McCarthy, GOP face a delicate dance on Jan. 6 committee

Kevin McCarthy
Julia Nikhinson

House Minority Leader Kevin McCarthy (R-Calif.) faces a daunting task as he weighs his options for appointing Republicans to a special committee to investigate the Capitol attack of Jan. 6.

Formally, his picks need approval from Democratic leaders, who wrote the rules for the panel. Informally, McCarthy’s choices can’t upset former President Trump, who remains the party’s kingmaker. And internally, they can’t alienate one faction of McCarthy’s conference or another, which could threaten his chances of becoming Speaker if the House flips in next year’s midterm elections.

Yet there’s a fourth complication, as well: A number of lawmakers say they’re simply not interested in being on the committee.

“It’s not on Rep. Upton’s bucket list to serve on the select committee,” said Billy Fuerst, a spokesman for Fred Upton, the veteran Michigan Republican.

Upton is hardly alone. The Hill last week contacted the offices of 30 Republicans who had supported an independent commission to investigate the Jan. 6 attack. Only two would comment for this story — Upton and Rep. Andrew Garbarino (N.Y.) — and neither indicated the slightest desire to serve on the panel.

“The Select Committee is not about getting answers, it’s just another platform for Democrats to bash Republicans,” Garbarino said in a statement lamenting that Speaker Nancy Pelosi (D-Calif.) had not applied the rules of the independent commission to the select committee.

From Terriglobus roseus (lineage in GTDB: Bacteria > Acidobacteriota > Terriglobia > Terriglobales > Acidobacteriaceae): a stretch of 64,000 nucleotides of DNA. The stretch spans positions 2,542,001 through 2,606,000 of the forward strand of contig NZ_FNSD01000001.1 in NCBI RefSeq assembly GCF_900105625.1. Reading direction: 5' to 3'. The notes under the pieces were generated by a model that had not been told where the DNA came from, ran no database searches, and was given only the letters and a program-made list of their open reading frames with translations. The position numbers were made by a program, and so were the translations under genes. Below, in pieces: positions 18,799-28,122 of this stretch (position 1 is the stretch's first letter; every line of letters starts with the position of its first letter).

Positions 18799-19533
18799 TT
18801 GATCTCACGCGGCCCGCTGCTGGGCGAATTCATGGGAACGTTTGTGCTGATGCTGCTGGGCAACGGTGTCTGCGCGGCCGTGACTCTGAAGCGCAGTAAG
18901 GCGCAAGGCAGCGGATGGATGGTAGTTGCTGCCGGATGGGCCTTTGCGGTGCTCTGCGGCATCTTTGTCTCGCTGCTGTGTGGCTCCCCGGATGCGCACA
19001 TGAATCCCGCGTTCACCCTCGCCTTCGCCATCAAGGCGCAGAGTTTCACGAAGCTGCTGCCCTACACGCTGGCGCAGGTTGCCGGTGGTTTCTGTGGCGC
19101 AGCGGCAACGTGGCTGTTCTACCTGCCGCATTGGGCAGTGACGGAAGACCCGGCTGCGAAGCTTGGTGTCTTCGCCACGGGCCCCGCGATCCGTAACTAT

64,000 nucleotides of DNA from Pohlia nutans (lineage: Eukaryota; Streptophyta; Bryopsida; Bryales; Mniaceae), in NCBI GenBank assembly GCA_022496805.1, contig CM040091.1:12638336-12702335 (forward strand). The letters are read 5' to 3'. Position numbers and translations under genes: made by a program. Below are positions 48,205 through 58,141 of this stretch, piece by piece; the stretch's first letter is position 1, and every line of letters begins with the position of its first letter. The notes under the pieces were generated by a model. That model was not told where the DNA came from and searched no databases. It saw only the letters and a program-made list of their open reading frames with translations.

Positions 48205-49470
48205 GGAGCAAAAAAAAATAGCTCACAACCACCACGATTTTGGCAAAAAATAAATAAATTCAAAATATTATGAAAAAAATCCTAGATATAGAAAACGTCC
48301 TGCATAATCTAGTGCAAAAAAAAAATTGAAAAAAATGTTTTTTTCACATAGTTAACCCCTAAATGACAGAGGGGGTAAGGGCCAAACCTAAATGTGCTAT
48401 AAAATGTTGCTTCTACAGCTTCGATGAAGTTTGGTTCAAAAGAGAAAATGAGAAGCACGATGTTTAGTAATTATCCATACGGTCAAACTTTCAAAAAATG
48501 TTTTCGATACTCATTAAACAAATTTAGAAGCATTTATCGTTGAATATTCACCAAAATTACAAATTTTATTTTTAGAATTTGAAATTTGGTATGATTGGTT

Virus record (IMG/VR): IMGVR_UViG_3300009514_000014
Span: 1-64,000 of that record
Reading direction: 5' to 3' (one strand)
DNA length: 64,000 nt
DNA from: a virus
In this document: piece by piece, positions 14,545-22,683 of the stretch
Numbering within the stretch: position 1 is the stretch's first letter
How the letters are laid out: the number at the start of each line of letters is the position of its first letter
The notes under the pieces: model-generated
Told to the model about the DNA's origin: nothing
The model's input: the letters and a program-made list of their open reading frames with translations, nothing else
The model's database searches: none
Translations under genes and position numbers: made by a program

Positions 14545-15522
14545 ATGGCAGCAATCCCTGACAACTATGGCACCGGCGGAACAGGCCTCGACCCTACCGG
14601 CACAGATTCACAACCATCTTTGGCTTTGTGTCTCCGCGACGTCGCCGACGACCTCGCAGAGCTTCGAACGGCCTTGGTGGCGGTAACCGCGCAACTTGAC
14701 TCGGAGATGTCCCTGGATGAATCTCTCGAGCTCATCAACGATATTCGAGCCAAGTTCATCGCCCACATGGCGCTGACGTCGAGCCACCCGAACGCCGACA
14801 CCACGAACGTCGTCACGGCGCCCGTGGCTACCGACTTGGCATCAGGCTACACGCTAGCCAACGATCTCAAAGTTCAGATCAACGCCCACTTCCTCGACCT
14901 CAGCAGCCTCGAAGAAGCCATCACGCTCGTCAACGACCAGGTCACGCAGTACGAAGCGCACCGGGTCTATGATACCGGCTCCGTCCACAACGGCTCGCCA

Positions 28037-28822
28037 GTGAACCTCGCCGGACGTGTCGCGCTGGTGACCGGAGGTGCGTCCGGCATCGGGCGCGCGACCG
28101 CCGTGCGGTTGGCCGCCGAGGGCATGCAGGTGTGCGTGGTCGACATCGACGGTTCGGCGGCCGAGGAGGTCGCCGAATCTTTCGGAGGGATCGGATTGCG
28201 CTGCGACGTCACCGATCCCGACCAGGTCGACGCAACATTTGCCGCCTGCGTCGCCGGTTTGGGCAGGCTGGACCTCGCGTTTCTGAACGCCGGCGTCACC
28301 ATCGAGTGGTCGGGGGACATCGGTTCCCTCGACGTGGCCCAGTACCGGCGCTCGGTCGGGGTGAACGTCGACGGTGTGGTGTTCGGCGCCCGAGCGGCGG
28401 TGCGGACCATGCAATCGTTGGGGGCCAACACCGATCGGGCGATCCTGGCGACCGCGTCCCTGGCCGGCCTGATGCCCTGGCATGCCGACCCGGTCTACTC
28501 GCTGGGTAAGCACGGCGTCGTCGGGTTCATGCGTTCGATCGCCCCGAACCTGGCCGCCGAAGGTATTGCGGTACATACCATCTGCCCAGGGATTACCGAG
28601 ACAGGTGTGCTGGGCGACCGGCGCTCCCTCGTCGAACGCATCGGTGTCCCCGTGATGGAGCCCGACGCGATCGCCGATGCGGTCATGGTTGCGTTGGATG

“The best any Republican participants can hope for,” he added, “is to push back on whatever partisan divisive claims Democratic members make throughout this process.”

Despite the criticism, there are political advantages to the select committee for GOP lawmakers, who will have an easier time bashing Pelosi’s creation than they would the independent commission, which was negotiated and endorsed by Rep. John Katko (N.Y.), the top Republican on the House Homeland Security Committee.

“The select committee allows Republicans to attack it a little more than they would with an independent commission,” a GOP aide told The Hill.

But the reluctance of lawmakers to participate on the panel — or even to talk about it with the press — also hints at some of the potential pitfalls facing McCarthy and Republicans as the process evolves.

The Capitol attack was conducted by Trump supporters hoping to reverse his election defeat, injuring almost 140 police officers in the process. And Republicans on the panel will be put in a challenging spot, wary not to appear too critical of the officers now condemning Trump’s actions — or too sympathetic to the violent pro-Trump mob — all while defending a former president who had encouraged the crowd to march on the Capitol to block the peaceful transfer of power.

The GOP conference is stacked with Trump allies, including a handful of conservative rabble-rousers who have downplayed the violence of Jan. 6 and are more than eager to defend the former president on such a prominent stage. Reps. Matt Gaetz (R-Fla.), Louie Gohmert (R-Texas), Marjorie Taylor Greene (R-Ga.) and Lauren Boebert (R-Colo.), for instance, have all expressed an avidness to serve on the committee.

But Pelosi has veto power over McCarthy’s picks, and sources say she’s expected, if need be, to keep the conservative fringe off of the panel in the name of promoting a “responsible” probe.

A second pool of potential GOP picks — less controversial than the first — features a group of Trump defenders with deeper experience in the rough sport of partisan combat.